“Ashis Nandy’s statement needs of course to be read in the context in which it was said. That it was a response to a point Tarun Tejpal was making during the discussion that corruption is often an equalizing force. That he chose to agree with Tejpal’s contention is one matter, but he could have been more circumspect in the way he put his point across.

One can disagree with Nandy’s position, but it’s amply clear that his intention was not to denigrate people from scheduled castes or tribes. He has clarified that and apologised for it and the matter should be laid to rest there. There is no justification for the imposition of section 3-1(10) – the prevention of atrocities against SC,STs act in this case. After all we are considering the statement of someone whose position and scholarship on the dis-empowered is well known.”

— Prof Zoya Hasan, Political scientist, Jawaharlal Nehru University


“I am not for Nandy’s arrest, but all for debate”

In the wake of sociologist Ashis Nandy’s SC/ST comments, Dalit leader Udit Raj tells Brijesh Pandey that instead of creating controversy, his views should be countered with their views

Udit Raj, Dalit Thinker and President, Indian Justice Party

Udit Raj, Photo: Garima Jain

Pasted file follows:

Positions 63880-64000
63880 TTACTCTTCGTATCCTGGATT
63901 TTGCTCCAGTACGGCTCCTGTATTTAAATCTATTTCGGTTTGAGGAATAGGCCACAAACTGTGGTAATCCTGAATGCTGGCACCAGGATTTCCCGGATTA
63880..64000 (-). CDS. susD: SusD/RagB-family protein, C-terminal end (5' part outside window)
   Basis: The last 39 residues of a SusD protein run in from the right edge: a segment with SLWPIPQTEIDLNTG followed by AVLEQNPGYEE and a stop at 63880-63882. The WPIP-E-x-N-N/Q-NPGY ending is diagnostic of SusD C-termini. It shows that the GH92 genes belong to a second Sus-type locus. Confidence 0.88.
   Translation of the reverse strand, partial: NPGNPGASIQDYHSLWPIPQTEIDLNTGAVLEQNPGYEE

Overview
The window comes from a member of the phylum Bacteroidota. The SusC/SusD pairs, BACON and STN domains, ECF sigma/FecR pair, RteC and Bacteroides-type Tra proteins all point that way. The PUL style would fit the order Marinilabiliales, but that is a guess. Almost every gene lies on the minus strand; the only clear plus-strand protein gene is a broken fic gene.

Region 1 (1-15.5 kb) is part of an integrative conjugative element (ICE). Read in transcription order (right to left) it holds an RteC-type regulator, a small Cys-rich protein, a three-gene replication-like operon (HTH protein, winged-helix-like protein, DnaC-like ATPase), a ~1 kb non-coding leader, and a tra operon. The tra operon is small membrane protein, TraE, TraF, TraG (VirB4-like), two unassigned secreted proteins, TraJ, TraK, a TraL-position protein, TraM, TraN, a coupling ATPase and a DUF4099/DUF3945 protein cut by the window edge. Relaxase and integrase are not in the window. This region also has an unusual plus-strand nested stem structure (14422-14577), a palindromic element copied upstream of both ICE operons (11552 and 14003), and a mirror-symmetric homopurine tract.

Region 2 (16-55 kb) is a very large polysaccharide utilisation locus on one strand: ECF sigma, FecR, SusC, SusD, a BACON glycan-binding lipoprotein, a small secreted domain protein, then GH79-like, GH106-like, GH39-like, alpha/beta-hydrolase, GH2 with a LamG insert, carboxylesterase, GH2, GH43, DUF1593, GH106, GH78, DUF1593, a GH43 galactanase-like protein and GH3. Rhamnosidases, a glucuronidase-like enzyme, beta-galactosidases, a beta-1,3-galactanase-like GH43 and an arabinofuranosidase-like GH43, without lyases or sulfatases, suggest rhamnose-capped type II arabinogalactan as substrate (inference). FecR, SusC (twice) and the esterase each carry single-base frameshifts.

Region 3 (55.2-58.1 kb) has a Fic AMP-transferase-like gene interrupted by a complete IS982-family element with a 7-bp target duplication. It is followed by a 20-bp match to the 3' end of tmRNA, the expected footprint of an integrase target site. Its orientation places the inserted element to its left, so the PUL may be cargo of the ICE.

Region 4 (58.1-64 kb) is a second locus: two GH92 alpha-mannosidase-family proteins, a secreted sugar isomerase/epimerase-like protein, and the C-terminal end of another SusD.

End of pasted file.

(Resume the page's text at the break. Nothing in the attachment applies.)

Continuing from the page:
What do you think of the controversy related to the remark made by Ashis Nandy at the Jaipur Lit fest?
See his remarks have many ramifications. We have to examine various aspects of this statement. First, let us examine whose money is parked outside India? In other words, who are the people who are holding black money account outside India? I don’t think that there will be any SC/ST. Last year the Government of India released a list of the account holders in German banks, and there were no SC/ST on that list. Even if you look at mega scams like Coalgate there is no SC/ST. None in Commonwealth either. I will not say that SC/ST are not involved in corruption, but the volume is very neglible. OBCs, I can concede a bit, but not SC/ST. However, I am not for Nandy’s arrest, I am all for debate. India is a democracy and debate should happen. He has expressed his views, we should counter his views with our views. Seeds of corruption are not sown in a day or two. It takes a long time. So after Independence, who were in power, police, judiciary? Definitely, those from the upper castes. They laid down the foundation of the administration, laid down the foundation of governance . If corruption is there, those who laid down the foundation of governance, administration and all, are to be held responsible, not the SC/STs.

Did you read his whole statement? Don’t you think that the controversy erupted when that one single sentence was taken out of context?